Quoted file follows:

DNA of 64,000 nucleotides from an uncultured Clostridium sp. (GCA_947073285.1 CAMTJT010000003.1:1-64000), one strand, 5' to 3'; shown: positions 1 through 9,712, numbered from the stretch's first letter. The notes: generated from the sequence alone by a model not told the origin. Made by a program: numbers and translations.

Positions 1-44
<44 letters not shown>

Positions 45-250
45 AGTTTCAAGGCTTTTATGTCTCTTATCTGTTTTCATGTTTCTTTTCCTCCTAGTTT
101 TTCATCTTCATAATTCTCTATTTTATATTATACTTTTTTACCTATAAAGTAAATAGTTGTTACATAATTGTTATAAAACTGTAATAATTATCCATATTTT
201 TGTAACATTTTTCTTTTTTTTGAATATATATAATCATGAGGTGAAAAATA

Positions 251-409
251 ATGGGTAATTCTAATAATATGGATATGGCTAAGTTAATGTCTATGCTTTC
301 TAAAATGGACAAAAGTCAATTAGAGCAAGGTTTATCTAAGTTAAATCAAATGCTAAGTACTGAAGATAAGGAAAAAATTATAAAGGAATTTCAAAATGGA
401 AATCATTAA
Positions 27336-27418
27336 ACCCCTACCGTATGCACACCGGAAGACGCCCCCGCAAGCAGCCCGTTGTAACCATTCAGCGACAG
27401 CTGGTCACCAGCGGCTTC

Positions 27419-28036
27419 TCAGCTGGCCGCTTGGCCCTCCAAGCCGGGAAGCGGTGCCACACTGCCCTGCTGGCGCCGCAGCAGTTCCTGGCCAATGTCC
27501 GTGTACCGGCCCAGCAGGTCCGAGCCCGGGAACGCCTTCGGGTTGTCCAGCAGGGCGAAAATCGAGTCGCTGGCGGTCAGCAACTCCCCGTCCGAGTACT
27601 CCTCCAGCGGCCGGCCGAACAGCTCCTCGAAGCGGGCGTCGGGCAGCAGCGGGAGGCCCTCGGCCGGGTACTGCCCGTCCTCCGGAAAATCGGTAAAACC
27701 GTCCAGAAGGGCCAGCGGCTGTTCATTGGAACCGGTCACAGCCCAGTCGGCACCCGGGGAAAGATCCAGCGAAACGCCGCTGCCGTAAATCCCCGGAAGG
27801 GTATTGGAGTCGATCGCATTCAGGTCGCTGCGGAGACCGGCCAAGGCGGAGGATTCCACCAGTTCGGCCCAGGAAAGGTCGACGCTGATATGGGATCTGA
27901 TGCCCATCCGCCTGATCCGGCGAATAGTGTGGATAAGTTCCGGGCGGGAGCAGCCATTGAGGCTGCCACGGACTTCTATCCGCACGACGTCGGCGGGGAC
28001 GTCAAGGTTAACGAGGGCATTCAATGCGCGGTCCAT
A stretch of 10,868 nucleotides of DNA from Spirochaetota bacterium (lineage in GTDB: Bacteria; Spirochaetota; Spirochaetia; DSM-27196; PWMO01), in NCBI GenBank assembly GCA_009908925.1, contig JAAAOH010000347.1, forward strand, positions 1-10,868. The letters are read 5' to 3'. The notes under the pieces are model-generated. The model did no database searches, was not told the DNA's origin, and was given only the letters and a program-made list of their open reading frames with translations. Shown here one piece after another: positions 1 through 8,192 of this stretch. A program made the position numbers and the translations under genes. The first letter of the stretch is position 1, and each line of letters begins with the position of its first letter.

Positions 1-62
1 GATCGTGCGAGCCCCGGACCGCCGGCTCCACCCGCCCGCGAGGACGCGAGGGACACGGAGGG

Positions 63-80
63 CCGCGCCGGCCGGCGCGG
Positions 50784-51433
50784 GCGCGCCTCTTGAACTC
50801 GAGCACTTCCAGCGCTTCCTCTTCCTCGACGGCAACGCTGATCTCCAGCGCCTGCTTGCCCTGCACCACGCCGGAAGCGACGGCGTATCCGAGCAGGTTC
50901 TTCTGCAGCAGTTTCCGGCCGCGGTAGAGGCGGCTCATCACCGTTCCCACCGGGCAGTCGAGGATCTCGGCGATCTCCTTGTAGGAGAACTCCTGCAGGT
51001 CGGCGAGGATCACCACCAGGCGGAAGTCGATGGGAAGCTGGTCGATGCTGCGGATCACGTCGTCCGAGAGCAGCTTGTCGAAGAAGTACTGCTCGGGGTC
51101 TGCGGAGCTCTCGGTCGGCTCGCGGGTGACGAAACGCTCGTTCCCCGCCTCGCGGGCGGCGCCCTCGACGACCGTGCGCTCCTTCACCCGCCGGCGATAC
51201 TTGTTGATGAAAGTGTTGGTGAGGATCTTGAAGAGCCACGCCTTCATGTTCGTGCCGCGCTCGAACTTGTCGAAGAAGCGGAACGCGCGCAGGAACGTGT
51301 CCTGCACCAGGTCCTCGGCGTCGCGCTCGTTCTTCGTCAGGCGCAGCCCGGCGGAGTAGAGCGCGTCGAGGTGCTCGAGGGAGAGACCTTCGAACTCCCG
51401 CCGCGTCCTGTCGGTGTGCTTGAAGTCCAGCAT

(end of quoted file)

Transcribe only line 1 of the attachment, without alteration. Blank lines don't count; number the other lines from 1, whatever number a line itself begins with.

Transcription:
DNA of 64,000 nucleotides from an uncultured Clostridium sp. (GCA_947073285.1 CAMTJT010000003.1:1-64000), one strand, 5' to 3'; shown: positions 1 through 9,712, numbered from the stretch's first letter. The notes: generated from the sequence alone by a model not told the origin. Made by a program: numbers and translations.